They also pointed out that the defendants are fathers, have already been in prison for months awaiting sentencing, and that by confessing and cooperating have saved the court system a great deal of time and energy.
The “they’re both fathers” angle is amusing, particularly in light of the fact that Machlouf had his infant son with him on the day he went to pick up the bomb. He’d gone to the park with his wife and child, using a family outing to the park as cover. If he hadn’t been arrested, it can be assumed he would have taken the bomb back to his car and driven off with it, risking the lives of his family and everyone they passed on the street.
Another defendant in the case conspired to pick up a bomb that same day from Machlouf, with his son in his car as well.
Bad parenting aside, the sentence is a solid example of what police – and the Israeli public – are up against. Obviously much of the blame for the underworld violence lies upon police, whose responsibility it is to prevent it, but the courts must also bear some responsibility.
It’s an oft-repeated claim by police that prosecutors agree to weak plea bargains to clear cases on the court docket.
They also often claim that when they have solid evidence in a case, exposing it and their agents and informants under cross-examination in court can hinder future police work. In this particular case, the feeling is that even though they have a solid case – or at least one that appears so to an outside observer – there is still going to be a strong tendency on the part of the prosecutors to expedite the process and secure a guilty plea, even at the cost of deterrence.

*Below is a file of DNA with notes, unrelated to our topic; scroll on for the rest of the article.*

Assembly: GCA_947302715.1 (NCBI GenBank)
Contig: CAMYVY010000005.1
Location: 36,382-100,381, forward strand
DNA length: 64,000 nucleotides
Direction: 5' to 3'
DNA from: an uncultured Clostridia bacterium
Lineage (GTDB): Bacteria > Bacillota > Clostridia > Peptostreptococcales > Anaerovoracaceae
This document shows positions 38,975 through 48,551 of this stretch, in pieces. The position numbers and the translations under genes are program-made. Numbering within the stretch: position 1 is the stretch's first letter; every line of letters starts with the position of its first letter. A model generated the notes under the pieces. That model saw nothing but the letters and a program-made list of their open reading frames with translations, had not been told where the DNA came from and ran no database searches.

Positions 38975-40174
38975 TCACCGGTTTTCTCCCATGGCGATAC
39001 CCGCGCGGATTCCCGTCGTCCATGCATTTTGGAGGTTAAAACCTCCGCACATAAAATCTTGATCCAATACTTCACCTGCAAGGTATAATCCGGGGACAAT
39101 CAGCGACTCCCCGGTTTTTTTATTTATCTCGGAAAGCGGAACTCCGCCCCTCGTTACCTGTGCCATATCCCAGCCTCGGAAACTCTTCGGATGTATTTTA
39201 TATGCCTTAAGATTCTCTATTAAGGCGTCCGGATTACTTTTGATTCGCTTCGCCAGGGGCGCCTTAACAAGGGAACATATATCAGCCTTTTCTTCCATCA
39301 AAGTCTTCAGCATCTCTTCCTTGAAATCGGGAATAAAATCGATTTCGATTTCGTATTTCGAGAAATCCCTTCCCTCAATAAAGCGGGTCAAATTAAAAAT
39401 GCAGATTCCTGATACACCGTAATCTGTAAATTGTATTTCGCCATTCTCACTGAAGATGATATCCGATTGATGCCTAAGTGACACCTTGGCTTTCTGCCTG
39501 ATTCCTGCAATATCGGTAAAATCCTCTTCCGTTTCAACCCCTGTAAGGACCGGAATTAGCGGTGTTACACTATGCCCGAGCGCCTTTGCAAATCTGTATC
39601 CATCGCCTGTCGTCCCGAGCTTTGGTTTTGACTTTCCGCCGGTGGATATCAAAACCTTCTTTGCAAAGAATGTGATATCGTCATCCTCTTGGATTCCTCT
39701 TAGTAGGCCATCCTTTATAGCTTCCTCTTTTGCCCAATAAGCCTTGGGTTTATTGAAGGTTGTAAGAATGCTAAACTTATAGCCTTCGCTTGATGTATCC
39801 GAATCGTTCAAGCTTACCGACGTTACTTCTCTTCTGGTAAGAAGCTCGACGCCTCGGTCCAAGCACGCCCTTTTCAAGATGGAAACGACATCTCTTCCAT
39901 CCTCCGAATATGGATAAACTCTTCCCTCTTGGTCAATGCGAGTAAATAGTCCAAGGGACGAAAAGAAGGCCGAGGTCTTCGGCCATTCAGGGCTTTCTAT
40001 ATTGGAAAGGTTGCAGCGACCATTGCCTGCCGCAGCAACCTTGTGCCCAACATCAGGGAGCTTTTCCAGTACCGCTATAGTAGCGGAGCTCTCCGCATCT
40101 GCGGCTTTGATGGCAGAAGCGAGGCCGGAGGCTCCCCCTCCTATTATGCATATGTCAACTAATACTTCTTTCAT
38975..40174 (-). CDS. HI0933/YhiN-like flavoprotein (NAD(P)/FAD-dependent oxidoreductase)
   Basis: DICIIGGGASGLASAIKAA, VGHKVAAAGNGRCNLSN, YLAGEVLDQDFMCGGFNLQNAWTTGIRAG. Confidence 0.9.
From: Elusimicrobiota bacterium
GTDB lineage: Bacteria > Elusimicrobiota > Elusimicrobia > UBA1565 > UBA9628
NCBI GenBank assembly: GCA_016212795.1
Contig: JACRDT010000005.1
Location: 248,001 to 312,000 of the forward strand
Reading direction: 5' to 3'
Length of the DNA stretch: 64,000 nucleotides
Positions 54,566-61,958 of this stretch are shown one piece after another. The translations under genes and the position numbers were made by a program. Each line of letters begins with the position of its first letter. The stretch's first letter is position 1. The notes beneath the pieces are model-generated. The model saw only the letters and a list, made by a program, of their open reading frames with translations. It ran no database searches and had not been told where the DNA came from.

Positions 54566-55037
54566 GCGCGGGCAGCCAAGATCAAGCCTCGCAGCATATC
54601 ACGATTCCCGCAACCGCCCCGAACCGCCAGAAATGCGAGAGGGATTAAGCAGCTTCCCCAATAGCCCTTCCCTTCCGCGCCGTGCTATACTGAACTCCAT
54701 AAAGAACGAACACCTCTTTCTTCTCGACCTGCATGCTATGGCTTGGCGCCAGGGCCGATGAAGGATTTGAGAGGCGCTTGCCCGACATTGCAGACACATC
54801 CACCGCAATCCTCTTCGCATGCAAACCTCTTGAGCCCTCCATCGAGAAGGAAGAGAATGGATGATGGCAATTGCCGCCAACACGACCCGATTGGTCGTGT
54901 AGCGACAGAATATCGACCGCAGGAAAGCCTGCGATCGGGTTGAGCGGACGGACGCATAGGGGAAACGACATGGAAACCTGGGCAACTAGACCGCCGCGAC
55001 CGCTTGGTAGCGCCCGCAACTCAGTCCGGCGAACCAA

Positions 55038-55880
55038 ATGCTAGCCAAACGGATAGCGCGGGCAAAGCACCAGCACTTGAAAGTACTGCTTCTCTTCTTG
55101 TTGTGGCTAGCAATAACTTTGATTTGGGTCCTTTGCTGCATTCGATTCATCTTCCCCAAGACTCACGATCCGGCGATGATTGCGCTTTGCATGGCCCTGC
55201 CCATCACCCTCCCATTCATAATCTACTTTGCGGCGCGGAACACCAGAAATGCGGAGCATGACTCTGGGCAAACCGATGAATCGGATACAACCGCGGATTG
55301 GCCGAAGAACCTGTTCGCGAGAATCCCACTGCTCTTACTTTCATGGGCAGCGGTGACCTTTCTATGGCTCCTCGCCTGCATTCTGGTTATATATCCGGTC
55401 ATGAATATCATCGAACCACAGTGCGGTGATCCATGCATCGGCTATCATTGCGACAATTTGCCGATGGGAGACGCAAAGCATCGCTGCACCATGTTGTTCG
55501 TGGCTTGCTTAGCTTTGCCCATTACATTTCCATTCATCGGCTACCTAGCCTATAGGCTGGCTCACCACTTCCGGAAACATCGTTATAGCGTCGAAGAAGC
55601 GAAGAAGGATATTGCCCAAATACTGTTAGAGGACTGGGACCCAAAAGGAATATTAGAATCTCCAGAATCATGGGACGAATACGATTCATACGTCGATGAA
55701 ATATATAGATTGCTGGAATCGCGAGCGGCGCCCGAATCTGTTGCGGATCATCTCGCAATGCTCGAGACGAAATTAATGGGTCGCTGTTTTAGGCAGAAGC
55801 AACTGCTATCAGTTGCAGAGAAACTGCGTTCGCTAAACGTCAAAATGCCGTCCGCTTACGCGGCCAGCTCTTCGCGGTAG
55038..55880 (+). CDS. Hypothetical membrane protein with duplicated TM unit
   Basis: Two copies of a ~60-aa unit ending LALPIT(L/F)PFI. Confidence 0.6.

Judge Beitan was right when he spoke about the grave danger posed by the explosives criminals have been using against each other in recent years. Most of these bombs – like the one Machlouf was caught with – are made from industrial- grade, factory-made explosives produced for the army and stolen from IDF depots. There is a constant supply of explosives, they’re easy to get, easy to make and when they go off not only are they lethal, they tend to leave little forensic evidence.
The high availability of explosives is one of the main factors that led to their soaring popularity among the Israeli underworld in recent years. Improvised explosives, car bombs and the like became so trendy the underworld was saturated with them. Bombs became part of the toolbox of small-time criminals waging petty feuds. Add to this mix the weak sentences handed down by the courts.
Bomb-makers like Machlouf are responsible for bombings in Israeli cities that kill civilians and strike terror into the hearts of non-combatants. Whenever Israeli authorities have an opportunity to throw the book at a suspect like this they should find the means to do so, and make the punishment fit the crime. ■
The writer covers crime, African migrants and security issues for The Jerusalem Post. He also writes and hosts “Reasonable Doubt,” an English-language crime news podcast on TLV1.FM. His blog can be found at